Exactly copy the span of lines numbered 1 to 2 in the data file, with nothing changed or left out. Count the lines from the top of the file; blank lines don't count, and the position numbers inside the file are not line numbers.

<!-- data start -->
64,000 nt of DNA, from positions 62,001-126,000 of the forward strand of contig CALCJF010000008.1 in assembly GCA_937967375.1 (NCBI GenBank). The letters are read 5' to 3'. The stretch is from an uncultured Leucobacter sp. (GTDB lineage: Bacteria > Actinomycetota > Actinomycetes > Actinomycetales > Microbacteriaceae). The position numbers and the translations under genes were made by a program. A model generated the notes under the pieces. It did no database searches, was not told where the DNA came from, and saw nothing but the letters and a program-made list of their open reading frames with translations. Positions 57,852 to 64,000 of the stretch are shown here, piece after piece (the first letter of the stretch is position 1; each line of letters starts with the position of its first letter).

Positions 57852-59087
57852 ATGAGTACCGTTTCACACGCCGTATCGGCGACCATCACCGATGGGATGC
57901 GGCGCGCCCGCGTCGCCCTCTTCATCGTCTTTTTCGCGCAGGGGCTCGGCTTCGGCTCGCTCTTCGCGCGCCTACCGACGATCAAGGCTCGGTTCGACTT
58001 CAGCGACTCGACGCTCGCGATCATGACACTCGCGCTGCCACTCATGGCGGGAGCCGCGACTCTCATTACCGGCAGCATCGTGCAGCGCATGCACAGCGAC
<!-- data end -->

64,000 nt of DNA, from positions 62,001-126,000 of the forward strand of contig CALCJF010000008.1 in assembly GCA_937967375.1 (NCBI GenBank). The letters are read 5' to 3'. The stretch is from an uncultured Leucobacter sp. (GTDB lineage: Bacteria > Actinomycetota > Actinomycetes > Actinomycetales > Microbacteriaceae). The position numbers and the translations under genes were made by a program. A model generated the notes under the pieces. It did no database searches, was not told where the DNA came from, and saw nothing but the letters and a program-made list of their open reading frames with translations. Positions 57,852 to 64,000 of the stretch are shown here, piece after piece (the first letter of the stretch is position 1; each line of letters starts with the position of its first letter).

Positions 57852-59087